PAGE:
The impact of another, already instituted policy will start to play out in a more concrete fashion over the next year, King adds. And that’s the new rules around the ring-fencing of rental losses.

“It won’t impact on bigger, more established investors but it will put new people off buying rental properties – at a time when there is a big shortage of rental properties.”

It’s worth noting that a number of our interviewees felt investors might actually have a higher tolerance for policy and regulation changes than often assumed. Davidson says they can’t determine much real impact on investor patterns, from the slew of changes introduced to date. He suspects low interest rates and low returns on other types of investments have outweighed them and that, going by the past, many investors may just take them in their stride.

Property investor Lucia Xiao says there’s lots of noise about it currently, but the changes will affect newer, less confident investors, rather than astute, experienced investors. “Long-term investors should be there to buy and hold or to develop to hold. If tenant issues bother them they should employ a property manager and leave it to them.”

Main Centre Outlooks In Brief Auckland:

Affordability issues remain at play and a construction boom means new supply is coming on to the market. But recent data suggests the market has turned a corner after a period of stagnation. Prices should hold steady or grow slightly, but the falls look to be over. Verdict: Still quiet – but improving.

Wellington:

The market has been booming for a few years, but conditions look weaker now. Supply shortage and affordability issues are at play. But higher prices have meant more listings so there’s more buyer choice. Verdict: It will keep trucking along, but softer times lie ahead.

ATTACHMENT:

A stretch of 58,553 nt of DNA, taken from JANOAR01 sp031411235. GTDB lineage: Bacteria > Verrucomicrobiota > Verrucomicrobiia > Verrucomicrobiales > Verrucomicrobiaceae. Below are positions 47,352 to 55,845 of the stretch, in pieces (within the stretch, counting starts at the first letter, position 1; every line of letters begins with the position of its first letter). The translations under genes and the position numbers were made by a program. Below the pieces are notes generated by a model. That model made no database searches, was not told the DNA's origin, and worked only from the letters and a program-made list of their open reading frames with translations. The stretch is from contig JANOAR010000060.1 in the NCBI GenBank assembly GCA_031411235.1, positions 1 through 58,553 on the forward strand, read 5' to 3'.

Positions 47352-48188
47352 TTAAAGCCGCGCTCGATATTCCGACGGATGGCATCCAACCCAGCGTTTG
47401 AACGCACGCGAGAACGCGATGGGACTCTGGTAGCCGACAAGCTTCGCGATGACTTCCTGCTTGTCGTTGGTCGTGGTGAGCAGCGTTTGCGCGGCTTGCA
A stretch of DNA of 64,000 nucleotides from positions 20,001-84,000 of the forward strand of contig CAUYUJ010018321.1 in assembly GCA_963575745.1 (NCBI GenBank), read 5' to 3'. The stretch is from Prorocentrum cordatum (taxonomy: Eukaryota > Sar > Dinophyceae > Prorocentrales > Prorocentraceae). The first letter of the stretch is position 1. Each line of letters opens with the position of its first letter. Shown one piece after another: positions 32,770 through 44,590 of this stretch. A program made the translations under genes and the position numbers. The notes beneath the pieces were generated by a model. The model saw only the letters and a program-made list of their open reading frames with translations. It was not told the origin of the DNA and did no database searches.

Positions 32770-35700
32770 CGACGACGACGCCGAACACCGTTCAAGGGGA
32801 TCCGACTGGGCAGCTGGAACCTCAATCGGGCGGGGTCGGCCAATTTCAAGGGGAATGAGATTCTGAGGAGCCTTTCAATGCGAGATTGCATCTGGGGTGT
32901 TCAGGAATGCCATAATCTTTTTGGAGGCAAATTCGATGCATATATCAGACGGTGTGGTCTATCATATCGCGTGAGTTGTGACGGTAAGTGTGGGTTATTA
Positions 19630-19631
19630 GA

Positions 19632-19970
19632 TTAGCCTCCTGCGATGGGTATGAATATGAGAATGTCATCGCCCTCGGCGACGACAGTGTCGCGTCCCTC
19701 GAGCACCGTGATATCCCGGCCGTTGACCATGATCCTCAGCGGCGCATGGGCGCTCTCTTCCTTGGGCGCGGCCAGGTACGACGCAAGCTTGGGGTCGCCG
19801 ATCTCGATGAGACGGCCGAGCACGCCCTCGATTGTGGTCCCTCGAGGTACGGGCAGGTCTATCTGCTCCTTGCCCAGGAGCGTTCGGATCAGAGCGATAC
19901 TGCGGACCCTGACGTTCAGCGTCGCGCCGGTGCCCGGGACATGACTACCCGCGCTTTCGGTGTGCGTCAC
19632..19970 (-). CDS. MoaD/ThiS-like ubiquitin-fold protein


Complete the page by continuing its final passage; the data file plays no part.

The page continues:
Christchurch:

This is a market moving to a different beat. Due to the earthquake rebuild, there is sufficient supply. For buyers, it’s affordable and there’s plenty of choice. Verdict: Stable with solid long-term prospects but quiet in the short term.

Dunedin:

A buoyant market with no loss of momentum likely. Can’t see that changing. Supply is tight and there’s lots of infrastructure building and development going on. Verdict: Further growth is likely.

Tauranga:

Has similar pressures to Auckland. Prices are high and there’s affordability issues. The market is tough for local buyers, while out-of-town buyers do have an impact. Verdict: Growth caps at play, limited movement expected.

Investor Opportunities Remain

Indeed, policy changes that deter some potential investors from entering the market could open up opportunities for investors with a greater appetite for risk. That’s because the rental property supply shortage is a real problem and it’s not going away.

King says private landlords provide about 85% of the country’s rental property, but the shortage means more are desperately needed. “If investors do start selling up, or not entering the rental market, that situation will only be exacerbated. And that creates opportunities.”

Additionally, if the rental property shortage continues to increase, it will have a big effect on rents, he says. “Incomes have increased by about 4%. Given that and the pressure on rental supply, I think we’ll see rents increase strongly.”

Increased rents can help out investor yields too. Norwell says that yields have been sitting around 4.5% in Auckland, with Wellington performing better. “But with APEC and a number of new film and television productions in Auckland, rents and yields are likely to go up there. In Wellington, yields aren’t going up at the same rate as property values so the same potential is not there.”

Current issues might be playing on the margins of investors’ minds, Kerr says. “Some investors will be spooked by the changes, but it’s hard to know where else they would put their money. The return in property with relation to risk makes it a good option still. And there are always opportunities.”

Xiao agrees, saying she plans to continue investing in Auckland, especially Central Auckland. “Going forward, people should ignore the noise around them. Investors should just focus on their goals and the properties they are buying.

They should simply go for location and a good site that allows them to add value and where the numbers add up.” The final word goes to King. He says one important thing for investors to remember is not to compare this property cycle to the ones New

Zealand has seen before. “It’s not possible to rely on what has happened in the past. So it’s important to keep up with what is happening and what the trends are because there are so many unknowns.” ■